Together with Prof. Noah Riseman (ACU Melbourne) and Dr. Meggie Hutchison (ACU Brisbane) CAS invites everyone interested to join the interdisciplinary workshop on:
Whom Do We Remember? Narratives of War and Migration
Wednesday, 6 July 2022, starting at 11am
Medienbibliothek, SSC Building, University of Cologne
Including talks by
11.30-12.15: Prof. Dr. Noah Riseman (ACU Melbourne): New Representations of Gay Military Service in Australia during the First World War
12.15-13: Dr. Stefanie Affeldt (Ruprecht-Karls-Universität Heidelberg): A Tale of Two Australian Industries. Sugar, Pearls, and Shades of Whiteness
14-14.45: Dr. Katrin Althans (University of Duisburg-Essen): Narrating Refugees: The Narrative History of the Refugee Convention in Law and Literature
14.45-15.30: Dr. Victoria Herche (University of Cologne): Beyond Victimology: Writing War and Refugee Memory in the Short Fiction Form
15.45-16.30: David Kern (University of Cologne): Remembering the Syrian Civil War in Marwan Hisham’s Brothers of the Gun
War and migration are central to how places such as Australia and European countries see their national identities. Historians, politicians, public intellectuals, columnists and academics are constantly debating both of these issues in scholarly texts and the media. This workshop explores the growing and timely interest in global connections in the process of understanding the close links between migration and memories of conflict.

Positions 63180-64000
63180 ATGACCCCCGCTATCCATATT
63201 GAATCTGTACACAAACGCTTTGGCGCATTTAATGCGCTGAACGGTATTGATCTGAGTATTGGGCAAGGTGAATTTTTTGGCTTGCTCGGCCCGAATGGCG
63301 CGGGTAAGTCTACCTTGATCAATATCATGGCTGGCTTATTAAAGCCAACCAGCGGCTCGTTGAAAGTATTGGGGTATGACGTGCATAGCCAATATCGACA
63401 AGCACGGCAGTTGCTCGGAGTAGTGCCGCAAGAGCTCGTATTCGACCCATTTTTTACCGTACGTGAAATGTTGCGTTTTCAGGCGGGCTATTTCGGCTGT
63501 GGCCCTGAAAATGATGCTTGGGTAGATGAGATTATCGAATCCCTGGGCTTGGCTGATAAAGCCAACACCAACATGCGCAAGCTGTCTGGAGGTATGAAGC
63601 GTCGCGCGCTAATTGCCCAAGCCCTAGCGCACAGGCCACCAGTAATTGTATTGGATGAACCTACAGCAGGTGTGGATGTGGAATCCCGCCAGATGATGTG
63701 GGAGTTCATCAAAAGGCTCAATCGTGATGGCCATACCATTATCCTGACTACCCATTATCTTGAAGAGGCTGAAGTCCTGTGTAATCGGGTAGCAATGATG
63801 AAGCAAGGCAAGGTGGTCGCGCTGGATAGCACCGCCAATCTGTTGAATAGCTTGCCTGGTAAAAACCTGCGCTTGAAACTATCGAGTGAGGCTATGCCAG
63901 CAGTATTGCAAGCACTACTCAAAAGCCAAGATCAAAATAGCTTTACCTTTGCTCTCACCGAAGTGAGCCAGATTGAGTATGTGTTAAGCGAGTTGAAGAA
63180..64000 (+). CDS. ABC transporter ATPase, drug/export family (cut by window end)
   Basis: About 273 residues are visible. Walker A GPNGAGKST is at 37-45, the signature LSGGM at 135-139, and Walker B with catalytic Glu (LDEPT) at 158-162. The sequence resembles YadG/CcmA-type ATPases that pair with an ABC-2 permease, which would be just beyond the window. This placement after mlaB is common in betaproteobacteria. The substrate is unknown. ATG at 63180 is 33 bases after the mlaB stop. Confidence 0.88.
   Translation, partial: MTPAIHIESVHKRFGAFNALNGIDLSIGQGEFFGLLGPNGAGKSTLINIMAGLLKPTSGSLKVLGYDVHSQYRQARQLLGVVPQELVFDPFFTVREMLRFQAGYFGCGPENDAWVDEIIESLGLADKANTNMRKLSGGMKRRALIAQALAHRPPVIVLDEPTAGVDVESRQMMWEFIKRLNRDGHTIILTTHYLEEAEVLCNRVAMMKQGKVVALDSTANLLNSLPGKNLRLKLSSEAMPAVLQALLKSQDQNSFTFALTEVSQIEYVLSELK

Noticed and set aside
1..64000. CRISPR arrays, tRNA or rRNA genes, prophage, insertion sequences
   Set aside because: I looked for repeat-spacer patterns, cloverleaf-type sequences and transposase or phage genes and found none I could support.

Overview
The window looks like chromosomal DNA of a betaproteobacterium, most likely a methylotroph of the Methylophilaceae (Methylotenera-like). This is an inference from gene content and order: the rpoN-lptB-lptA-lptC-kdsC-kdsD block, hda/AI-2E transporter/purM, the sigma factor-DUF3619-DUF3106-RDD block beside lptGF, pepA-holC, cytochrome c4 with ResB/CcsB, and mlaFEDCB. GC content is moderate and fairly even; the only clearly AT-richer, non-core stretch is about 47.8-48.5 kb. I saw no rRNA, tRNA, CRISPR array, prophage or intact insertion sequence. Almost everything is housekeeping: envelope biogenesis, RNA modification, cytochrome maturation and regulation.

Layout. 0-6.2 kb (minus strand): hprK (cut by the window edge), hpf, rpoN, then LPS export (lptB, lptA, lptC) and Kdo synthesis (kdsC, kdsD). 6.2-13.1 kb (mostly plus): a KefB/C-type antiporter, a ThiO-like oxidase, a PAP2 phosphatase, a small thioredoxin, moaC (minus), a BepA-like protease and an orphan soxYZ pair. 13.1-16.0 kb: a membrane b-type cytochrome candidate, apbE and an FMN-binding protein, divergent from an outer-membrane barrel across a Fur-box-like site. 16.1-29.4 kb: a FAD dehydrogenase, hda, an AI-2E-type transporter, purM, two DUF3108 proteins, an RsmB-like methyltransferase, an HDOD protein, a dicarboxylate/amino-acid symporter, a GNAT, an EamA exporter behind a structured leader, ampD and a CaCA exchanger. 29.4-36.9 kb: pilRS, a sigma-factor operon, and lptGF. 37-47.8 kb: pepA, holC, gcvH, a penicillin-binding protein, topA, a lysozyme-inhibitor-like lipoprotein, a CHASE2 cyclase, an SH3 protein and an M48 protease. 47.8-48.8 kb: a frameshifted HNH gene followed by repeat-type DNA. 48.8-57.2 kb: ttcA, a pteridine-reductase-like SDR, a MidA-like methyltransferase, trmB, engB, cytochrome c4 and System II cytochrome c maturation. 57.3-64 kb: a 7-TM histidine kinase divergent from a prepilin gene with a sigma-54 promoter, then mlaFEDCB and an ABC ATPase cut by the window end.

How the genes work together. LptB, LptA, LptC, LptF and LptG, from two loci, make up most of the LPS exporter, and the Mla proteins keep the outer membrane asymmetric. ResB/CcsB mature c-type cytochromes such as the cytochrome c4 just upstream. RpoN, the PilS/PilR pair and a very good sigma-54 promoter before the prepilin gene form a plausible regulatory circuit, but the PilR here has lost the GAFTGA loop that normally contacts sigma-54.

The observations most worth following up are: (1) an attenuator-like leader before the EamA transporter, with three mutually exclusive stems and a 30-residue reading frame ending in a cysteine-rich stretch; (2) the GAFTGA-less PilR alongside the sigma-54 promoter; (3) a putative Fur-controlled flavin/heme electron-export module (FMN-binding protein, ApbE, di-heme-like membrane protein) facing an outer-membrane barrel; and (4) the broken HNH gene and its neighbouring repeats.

Since at least the 2010 publication of Marilyn Lake and Henry Reynolds’ text What’s wrong with Anzac?, to mention an Australian case in point which has, however, global implications, historians have challenged the ways that the Anzac mythology has come to dominate Australian history – what critics call “the militarisation of Australian historians”. Some historians attack the mythology head on, while others have focused on more diverse narratives of war – whether that be Indigenous, LGBTIQ+ or immigrant experiences – to subvert the mythology.
Moreover, especially since the 2001 Tampa incident, the Syrian Civil War, and most recently in the wake of Russia’s invasion of Ukraine, academics, politicians, members of the public and cultural producers grapple with the question of who are the “right” types of immigrants.
By referring to various geographical and historical contexts, this interdisciplinary workshop will explore on the one hand how war and conflict is remembered through narratives and artefacts, and how such narratives have the power to include/exclude certain groups. It draws on the work of history, cultural studies, memory studies, art history, cinema and an array of other fields. Presentations will link the process of memory-making to contemporary migrant movements where popular discourse excludes the role of war. Indeed, the exclusion of war from contemporary discussions about migration arguably represents a form of “strategic forgetting”.